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Texas suffragists sent questionnaires to congressmen asking for their views on suffrage.
Primary suffrage passed the legislature easily in 1918,
but not everyone was enthusiastic.
In just 17 days, over 386,000 women registered
to vote in the July primary.
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For the first time, there was movement in Congress on a women's suffrage bill that would amend the U.S. Constitution to give women the vote. A vote was scheduled in the House of Representatives for January 1918. Texas suffragists worked on the campaign, spending the fall of 1917 gathering signatures on petitions and writing and lobbying their congressmen to vote for the amendment. The vote came down the wire, with President Wilson endorsing the measure only at the last minute. The amendment squeaked through with barely the required two-thirds vote -- but it had passed and went on to the Senate.
Texas suffragists were not waiting for the passage of a national amendment, however. The new governor of Texas, William P. Hobby, was a prohibitionist and had come to believe in women's suffrage (see Portraits of Texas Governors for more). Texas suffragists pledged to support Hobby in his bid to be elected governor in his own right if he would push for passage of a bill that would grant women suffrage in the Texas primary elections. The women chose to focus on primary suffrage rather than full suffrage for practical political reasons. To win full suffrage, the state's constitution would have be amended, requiring a two-thirds vote of the legislature and approval by the voters in a statewide election. By contrast, primary suffrage could become law with only a simple majority of both houses of the legislature and the governor's signature.
In addition, in those days, Texas was a one-party state, and victory in the Democratic primary ensured election to office. Thus, if women could vote in the Democratic primary election, they would essentially have the ability to elect candidates to statewide office.
Governor Hobby had called a special session for February 1918 to deal with prohibition. The suffragists lobbied the legislators beforehand and secured commitments from them to persuade Hobby that a primary suffrage law could pass. Hobby was reluctant to make women's suffrage part of the agenda for the session and instead submitted another primary reform measure that did not include mention of women. Representative Charles B. Metcalfe of San Angelo introduced primary suffrage as an amendment to the reform bill. It passed both houses by a wide margin and was signed into law on March 26. Women could now vote in the state of Texas.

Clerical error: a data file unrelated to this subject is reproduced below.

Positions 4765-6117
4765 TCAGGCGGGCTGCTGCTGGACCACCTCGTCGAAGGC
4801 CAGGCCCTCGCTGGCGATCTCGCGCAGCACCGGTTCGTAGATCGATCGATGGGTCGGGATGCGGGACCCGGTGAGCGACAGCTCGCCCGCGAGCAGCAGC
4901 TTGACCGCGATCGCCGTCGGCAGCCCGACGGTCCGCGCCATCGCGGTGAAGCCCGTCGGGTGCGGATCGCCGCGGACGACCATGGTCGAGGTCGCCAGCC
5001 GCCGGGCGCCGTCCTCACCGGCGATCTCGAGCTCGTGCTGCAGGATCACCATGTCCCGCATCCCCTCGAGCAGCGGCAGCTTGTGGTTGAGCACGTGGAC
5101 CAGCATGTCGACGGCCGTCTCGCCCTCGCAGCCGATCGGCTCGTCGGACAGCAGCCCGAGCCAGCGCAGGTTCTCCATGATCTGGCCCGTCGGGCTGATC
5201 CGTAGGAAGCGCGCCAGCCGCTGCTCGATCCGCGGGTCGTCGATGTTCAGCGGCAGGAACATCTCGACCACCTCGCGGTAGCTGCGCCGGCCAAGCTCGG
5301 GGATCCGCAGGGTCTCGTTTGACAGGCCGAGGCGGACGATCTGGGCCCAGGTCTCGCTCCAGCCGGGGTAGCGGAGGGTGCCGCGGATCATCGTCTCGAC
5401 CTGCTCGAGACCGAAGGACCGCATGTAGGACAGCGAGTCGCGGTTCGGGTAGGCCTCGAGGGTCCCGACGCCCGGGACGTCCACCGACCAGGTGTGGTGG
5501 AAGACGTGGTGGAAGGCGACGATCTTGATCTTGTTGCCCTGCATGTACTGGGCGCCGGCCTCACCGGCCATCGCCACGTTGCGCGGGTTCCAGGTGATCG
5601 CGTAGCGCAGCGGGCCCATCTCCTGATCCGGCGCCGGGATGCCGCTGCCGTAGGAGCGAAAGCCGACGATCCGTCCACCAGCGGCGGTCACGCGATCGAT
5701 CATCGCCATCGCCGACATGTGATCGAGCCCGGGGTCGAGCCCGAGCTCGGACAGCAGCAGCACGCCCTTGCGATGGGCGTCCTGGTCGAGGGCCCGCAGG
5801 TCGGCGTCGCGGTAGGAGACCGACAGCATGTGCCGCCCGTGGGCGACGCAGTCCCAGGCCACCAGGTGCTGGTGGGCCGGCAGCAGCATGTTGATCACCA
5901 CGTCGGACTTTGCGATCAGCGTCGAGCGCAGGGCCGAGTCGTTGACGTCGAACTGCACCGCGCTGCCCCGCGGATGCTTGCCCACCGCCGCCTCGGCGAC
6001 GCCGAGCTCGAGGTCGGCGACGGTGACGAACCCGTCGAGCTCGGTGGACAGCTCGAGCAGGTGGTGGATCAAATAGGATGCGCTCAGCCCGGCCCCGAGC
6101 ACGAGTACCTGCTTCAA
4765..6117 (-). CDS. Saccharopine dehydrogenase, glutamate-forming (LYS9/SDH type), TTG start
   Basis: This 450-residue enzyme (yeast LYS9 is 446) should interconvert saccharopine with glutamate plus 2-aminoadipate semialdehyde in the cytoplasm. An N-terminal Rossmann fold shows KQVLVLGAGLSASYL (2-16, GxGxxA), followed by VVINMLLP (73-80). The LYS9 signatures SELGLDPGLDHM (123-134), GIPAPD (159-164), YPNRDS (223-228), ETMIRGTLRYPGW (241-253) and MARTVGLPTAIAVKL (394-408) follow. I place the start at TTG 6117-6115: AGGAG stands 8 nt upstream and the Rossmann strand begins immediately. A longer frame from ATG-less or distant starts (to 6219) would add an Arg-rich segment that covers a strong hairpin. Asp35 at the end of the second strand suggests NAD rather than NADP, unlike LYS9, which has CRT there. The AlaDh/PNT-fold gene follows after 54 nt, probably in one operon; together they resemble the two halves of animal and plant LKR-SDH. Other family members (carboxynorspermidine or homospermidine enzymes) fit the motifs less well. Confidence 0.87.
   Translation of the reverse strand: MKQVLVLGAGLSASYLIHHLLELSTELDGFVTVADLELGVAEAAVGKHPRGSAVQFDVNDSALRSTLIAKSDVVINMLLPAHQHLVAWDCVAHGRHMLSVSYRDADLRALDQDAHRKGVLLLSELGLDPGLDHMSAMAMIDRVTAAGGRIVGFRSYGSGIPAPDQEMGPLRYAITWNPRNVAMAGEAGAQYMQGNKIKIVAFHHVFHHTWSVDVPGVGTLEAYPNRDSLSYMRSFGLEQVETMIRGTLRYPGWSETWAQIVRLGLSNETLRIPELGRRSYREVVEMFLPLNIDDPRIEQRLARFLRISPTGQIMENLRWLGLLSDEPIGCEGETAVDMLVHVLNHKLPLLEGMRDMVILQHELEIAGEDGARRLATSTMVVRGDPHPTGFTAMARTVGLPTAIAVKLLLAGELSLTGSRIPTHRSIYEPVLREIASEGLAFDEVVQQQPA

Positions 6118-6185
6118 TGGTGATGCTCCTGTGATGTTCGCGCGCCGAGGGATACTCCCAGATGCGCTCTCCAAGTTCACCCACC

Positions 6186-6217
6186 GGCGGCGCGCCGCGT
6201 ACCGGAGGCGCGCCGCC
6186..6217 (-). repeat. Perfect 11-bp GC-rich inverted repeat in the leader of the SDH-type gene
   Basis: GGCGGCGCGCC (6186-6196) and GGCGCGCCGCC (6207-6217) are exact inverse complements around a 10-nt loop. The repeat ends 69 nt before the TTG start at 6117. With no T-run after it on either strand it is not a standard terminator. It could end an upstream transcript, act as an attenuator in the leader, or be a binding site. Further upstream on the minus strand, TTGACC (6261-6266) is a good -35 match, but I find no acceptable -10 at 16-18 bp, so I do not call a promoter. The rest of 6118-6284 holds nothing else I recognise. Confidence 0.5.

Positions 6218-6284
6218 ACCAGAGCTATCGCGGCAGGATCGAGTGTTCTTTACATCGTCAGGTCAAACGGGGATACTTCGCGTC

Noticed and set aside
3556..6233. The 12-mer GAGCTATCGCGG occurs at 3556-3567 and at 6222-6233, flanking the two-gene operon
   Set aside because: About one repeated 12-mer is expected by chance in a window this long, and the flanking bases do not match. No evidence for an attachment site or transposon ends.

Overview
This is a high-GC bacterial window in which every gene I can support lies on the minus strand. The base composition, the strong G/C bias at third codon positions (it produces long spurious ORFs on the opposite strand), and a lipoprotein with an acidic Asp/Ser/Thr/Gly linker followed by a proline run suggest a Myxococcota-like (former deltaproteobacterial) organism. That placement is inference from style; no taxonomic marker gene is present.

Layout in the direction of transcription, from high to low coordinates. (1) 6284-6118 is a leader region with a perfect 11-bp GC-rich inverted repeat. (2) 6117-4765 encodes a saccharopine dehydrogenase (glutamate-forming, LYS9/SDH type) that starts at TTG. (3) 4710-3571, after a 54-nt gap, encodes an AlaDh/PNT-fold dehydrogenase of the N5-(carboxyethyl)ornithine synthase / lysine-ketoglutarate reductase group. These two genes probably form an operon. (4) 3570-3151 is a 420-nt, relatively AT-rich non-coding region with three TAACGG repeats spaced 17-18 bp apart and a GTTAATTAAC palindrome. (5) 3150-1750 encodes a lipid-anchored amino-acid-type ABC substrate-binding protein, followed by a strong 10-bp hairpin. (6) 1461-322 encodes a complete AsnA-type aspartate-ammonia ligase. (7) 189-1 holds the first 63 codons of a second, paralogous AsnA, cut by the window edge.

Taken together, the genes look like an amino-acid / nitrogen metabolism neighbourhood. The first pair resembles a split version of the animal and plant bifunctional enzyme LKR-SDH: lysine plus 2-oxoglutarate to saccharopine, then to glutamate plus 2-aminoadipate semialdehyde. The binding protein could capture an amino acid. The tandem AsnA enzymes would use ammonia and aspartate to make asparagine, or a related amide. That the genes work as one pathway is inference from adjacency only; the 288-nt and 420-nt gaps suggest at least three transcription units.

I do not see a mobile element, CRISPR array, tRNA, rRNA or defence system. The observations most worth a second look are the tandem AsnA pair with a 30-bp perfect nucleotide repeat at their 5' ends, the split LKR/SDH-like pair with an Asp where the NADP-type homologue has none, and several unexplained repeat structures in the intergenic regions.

The law would not go into effect for 90 days, meaning that women would have only 17 days in which to register to vote before the July primary. Once again, the women suffragists swung into action. They had drives and competitions to register as many women as possible, then held classes and distributed literature to educate women about the candidates and issues and on how to cast a ballot. More than 386,000 women registered to vote. They overwhelmingly voted in favor of Hobby's reelection. In another milestone, suffragist Annie Webb Blanton, president of the Texas State Teachers' Association, defeated incumbent Walter F. Doughty for state superintendent of public instruction. Blanton became the first woman in Texas elected to statewide office.
Profile: Annie Webb Blanton (1870-1945)
Annie Webb Blanton was born in Houston. She became a schoolteacher after completing high school in La Grange, then worked her way through the University of Texas. She joined the faculty of North Texas State Normal College (now the University of North Texas). She became the first woman president of the Texas State Teacher's Association in 1916. In 1918, women obtained the right to vote in primary elections, and Blanton ran for state superintendent of public education. She won a tough race and became the first woman in Texas elected to statewide office. She served two terms before making an unsuccessful bid for Congress. She returned to college, earning a master's degree from the University of Texas and a Ph.D. from Cornell. She taught education at the University of Texas from 1927 until her death.
Prints and Photographs Collection, Texas State Library and Archives Commission. #1991/9-3.
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